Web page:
News of the arrest of Atul and Rajesh Gupta in Dubai, the latest extradition arrest by authorities in the United Arab Emirates (UAE), is clearly a positive step forward in that country’s fight against corruption, and in South Africa’s search for accountability for state capture, says Corruption Watch.
The central role played by the Gupta family in contravening processes and laws around procurement and governance was made clear in evidence that emerged from the recently concluded Judicial Commission of Inquiry into Allegations of State Capture, known as the Zondo Commission.
Atul and Rajesh are fugitives of the law and have been indicted in South Africa. Their brother Ajay has not been indicted and as such, has not been taken into custody.
These arrests for money laundering and criminal charges are the result of South Africa’s appeal for mutual legal assistance from the UAE and the issuing of red notices through Interpol. It is perhaps no coincidence that the UAE is currently heading the international policing body, and has faced increasing pressure over its lax approach to money laundering and reluctance to extradite suspects.
“The arrests did not come out of the blue, but are the result of persistent efforts to institute a legal process against the brothers. While it is a significant development, it is just one step closer to ensuring that justice is done, and that the Guptas are made to face the full might of the law in this country,” said Karam Singh, executive director of Corruption Watch.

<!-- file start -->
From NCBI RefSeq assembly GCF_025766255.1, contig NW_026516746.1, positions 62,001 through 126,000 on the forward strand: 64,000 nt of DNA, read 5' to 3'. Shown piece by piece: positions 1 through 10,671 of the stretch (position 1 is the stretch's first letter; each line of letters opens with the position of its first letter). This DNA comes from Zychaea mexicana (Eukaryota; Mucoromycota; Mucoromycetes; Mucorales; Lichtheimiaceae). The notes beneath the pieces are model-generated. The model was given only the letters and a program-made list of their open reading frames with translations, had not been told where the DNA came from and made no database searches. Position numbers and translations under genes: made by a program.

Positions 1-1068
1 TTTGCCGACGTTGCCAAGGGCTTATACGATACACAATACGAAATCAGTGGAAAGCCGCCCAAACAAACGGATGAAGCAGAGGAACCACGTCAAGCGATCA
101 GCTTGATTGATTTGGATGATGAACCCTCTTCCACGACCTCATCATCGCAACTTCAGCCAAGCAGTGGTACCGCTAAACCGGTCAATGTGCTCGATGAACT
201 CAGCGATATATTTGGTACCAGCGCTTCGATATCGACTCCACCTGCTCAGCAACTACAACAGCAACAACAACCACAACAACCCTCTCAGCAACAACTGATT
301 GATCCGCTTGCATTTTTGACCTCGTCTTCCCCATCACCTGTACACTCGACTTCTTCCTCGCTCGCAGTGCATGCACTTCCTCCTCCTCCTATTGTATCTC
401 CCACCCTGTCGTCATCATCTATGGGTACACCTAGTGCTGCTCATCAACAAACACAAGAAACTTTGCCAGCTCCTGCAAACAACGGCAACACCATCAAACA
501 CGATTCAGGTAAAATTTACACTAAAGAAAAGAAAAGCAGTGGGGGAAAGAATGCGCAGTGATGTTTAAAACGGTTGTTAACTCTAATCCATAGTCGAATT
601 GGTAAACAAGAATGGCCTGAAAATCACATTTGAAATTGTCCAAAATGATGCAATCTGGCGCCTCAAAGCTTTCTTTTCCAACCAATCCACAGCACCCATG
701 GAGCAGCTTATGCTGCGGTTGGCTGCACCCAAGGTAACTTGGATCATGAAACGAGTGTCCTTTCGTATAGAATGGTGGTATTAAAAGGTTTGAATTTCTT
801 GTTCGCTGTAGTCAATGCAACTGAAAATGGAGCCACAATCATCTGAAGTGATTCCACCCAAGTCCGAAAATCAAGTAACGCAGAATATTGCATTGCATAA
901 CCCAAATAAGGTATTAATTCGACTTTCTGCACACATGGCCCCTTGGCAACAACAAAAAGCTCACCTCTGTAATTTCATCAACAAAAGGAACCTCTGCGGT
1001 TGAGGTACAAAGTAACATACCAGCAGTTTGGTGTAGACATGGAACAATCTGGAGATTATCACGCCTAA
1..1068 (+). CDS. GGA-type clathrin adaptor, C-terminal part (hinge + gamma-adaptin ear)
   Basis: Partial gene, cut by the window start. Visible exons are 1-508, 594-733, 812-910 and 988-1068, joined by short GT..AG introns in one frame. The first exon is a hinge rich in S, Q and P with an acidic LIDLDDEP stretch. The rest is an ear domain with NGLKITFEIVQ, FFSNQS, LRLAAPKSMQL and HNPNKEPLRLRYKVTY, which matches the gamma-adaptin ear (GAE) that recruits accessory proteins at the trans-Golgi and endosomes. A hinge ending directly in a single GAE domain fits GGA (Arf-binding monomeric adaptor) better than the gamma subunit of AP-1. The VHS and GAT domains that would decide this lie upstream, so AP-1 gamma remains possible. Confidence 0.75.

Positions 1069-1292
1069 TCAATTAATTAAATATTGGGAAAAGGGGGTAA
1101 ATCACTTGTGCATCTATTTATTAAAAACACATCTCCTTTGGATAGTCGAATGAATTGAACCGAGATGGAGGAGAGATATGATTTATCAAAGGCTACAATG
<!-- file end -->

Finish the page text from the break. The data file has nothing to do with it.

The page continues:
It is hoped that more arrests of senior officials and Gupta associates will follow, along with a slew of successful prosecutions. Asset recovery remains a major challenge for law enforcement seeking to reclaim the vast amounts of money laundered out of South Africa, and this will continue as an important part of the legal process in undoing the damage of state capture in the country.
“The impact of the Guptas’ illegal transactions that saw millions if not billions of rands looted from the central fiscus has been a blight on the country’s ability to overcome persistent challenges of inequality, poverty and unemployment, and has severely impeded progress in transformation and development,” concluded Singh.
For more information:
Phemelo Khaas 083 763 3472 Phemelok@corruptionwatch.org.za